Making thread from lotus flower, Inle Lake, Myanmar © Karen Rubin/goingplacesfarandnear.com

Wei pulls up to Inn Paw Khone Village, famous for its weaving workshops, but most notably, weaving silk from lotus. Silk weaving in Inn Paw Khon began 100 years ago. At first, they wove from cotton fiber and then changed to silk and finally lotus fiber. and I am told that the technique of making silk from lotus was begun by a woman now more than a century old.  I get to watch how a woman delicately pulls a strand from the lotus plant which is wound on a spindle into thread.

Inle Lake, Myanmar © Karen Rubin/goingplacesfarandnear.com

At the boatmakers, I learn how each one is designed differently for their purpose – a family boat, a fishing boat (7.8 meters), a boat designed for the Long Neck people. “A boat lasts 25 years. Only men make the boats, they need to be strong. It takes 20 days to make a boat; they make lacquer from a tree to paint, wood powder and cotton. It takes two people to cut the teakwood,” she tells me. There are absolutely stunning wood carvings to purchase. But I must travel light.

We stop in several of the region’s most important pagodas.

Shwe Indein Pagoda Inle Lake, Myanmar © Karen Rubin/goingplacesfarandnear.com

Shwe Indein Pagoda is the most impressive of the attractions visited. You walk up a covered walkway lined with beautifully painted columns, up a hill, flanked by an astonishing 1,600 Buddhist stupas, some of stone, some intricately carved, some gilded. Many have been restored but you also see many crumbling with age and being reclaimed by the jungle.  (There is a camera fee, 500 kyat, which works out to about 30 cents).

Shwe Indein Pagoda on Inle Lake, has an astonishing 1,600 Buddhist stupas © Karen Rubin/goingplacesfarandnear.com Inle Lake, Myanmar © Karen Rubin/goingplacesfarandnear.com
Inle Lake, Myanmar © Karen Rubin/goingplacesfarandnear.com
Inle Lake, Myanmar © Karen Rubin/goingplacesfarandnear.com
Inle Lake, Myanmar © Karen Rubin/goingplacesfarandnear.com

According to atlasobscurba.com, “These structures date from the 14th to the 18th centuries and are typical of Burmese zedi. Like others found across the region, the stupas feature fantastical creatures like chinthe – mythic lion-like beings that protect sacred spaces. These were (and remain) sites for contemplation and meditation and many contain relics inside their bases. The first stupas at Indein were likely commissioned during the reign of King Narapatisithu, although according to legend, it was King Ashoka – the Indian emperor responsible for spreading Buddhism across much of Asia – who first designated this as a site of particular spiritual importance. Hundreds of years later, that distinction is completely obvious. The sea of ornate spires coupled with the view over the lake and surrounding calm lend this spot an unquestionably mystic, reflective air.” (www.atlasobscura.com/places/shwe-indein-pagoda) It is breathtaking to see. Inside, people are gathering for a communal feast.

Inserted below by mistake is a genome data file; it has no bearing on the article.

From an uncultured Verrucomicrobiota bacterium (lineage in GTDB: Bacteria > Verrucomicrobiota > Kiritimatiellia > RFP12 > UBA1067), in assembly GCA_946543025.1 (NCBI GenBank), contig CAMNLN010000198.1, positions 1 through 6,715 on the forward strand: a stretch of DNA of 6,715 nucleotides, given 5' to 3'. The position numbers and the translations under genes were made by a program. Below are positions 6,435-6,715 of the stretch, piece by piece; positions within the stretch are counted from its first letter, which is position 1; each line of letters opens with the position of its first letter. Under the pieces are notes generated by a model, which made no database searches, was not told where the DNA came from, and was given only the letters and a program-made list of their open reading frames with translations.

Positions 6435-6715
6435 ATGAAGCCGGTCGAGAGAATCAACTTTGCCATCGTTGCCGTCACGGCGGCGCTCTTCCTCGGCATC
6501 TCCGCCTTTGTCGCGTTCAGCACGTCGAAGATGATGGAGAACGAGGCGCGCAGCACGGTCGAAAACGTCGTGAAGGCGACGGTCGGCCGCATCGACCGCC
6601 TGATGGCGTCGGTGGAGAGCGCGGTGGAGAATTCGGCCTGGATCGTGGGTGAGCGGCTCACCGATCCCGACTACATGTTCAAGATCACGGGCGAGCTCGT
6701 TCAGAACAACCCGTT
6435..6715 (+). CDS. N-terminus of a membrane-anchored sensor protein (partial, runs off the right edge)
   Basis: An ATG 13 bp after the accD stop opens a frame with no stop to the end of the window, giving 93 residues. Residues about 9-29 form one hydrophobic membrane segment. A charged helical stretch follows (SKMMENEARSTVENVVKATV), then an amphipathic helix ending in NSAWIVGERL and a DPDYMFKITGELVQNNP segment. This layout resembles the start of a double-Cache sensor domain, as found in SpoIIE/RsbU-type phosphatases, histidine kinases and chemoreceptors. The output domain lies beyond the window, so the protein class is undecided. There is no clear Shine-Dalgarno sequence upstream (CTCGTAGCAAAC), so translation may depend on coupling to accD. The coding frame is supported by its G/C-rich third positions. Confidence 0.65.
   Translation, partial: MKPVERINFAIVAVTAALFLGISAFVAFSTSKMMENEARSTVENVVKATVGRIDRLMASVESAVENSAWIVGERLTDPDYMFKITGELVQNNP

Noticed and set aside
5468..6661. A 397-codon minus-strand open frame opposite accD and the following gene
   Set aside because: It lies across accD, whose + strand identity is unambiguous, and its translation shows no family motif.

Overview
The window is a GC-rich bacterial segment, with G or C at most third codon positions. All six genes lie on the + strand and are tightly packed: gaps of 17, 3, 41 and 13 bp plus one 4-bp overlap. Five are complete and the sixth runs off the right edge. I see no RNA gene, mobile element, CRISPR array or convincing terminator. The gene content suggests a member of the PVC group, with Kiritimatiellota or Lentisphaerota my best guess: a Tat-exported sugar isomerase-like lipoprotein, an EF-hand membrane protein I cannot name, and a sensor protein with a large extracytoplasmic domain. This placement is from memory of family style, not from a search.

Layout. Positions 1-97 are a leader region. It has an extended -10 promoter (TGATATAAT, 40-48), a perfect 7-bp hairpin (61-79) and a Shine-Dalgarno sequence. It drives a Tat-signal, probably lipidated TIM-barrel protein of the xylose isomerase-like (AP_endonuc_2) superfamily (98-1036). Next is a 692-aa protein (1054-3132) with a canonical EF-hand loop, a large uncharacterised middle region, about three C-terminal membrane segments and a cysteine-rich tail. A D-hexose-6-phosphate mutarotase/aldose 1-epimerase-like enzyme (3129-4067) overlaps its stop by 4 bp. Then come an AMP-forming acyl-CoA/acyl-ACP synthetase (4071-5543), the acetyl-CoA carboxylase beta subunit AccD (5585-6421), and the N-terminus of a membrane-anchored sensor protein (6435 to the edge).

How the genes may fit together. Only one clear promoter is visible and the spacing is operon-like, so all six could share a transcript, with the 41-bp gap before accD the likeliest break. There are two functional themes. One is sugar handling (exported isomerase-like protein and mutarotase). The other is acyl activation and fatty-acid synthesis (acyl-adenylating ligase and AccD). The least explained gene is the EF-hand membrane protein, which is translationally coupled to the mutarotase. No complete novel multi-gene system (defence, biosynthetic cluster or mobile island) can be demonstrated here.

Phaung Daw Oo Pagoda, one of the famous principal shrines in Myanmar, © Karen Rubin/goingplacesfarandnear.com
Phaung Daw Oo Pagoda, one of the famous principal shrines in Myanmar, © Karen Rubin/goingplacesfarandnear.com
Inle Lake, Myanmar © Karen Rubin/goingplacesfarandnear.com

We come Phaung Daw Oo Pagoda, one of the famous principal shrines in Myanmar, just crammed with boats and worshippers. The pagoda houses five small Buddha images which are much revered by the lake-dwellers. Once a year, in late September-early October, there is a pagoda festival when four of the five Buddha images are taken on an elaborately decorated barge towed by several boats of leg-rowers, rowing in unison, and other accompanying boats, making an impressive procession on the water.

Ngaphechaung Monastery, Inle Lake, Myanmar © Karen Rubin/goingplacesfarandnear.com

Ngaphechaung Monastery is a beautiful wooden monastery built on stilts over the lake at the end of the 1850s, the biggest and oldest monastery on the lake. The monastery is known for a collection of old Myanmar’s Buddha images from different eras.  It is also notable because the monks have taught a few of the many cats living with them to jump through hoops (that is the reputation, but I don’t get to see any cats).

I skip stopping for lunch so am able to condense the tour somewhat, which brings me back to the hotel at 2:30 pm.

Sanctum Inle Resort’s infinity pool, Inle Lake, Myanmar © Karen Rubin/goingplacesfarandnear.com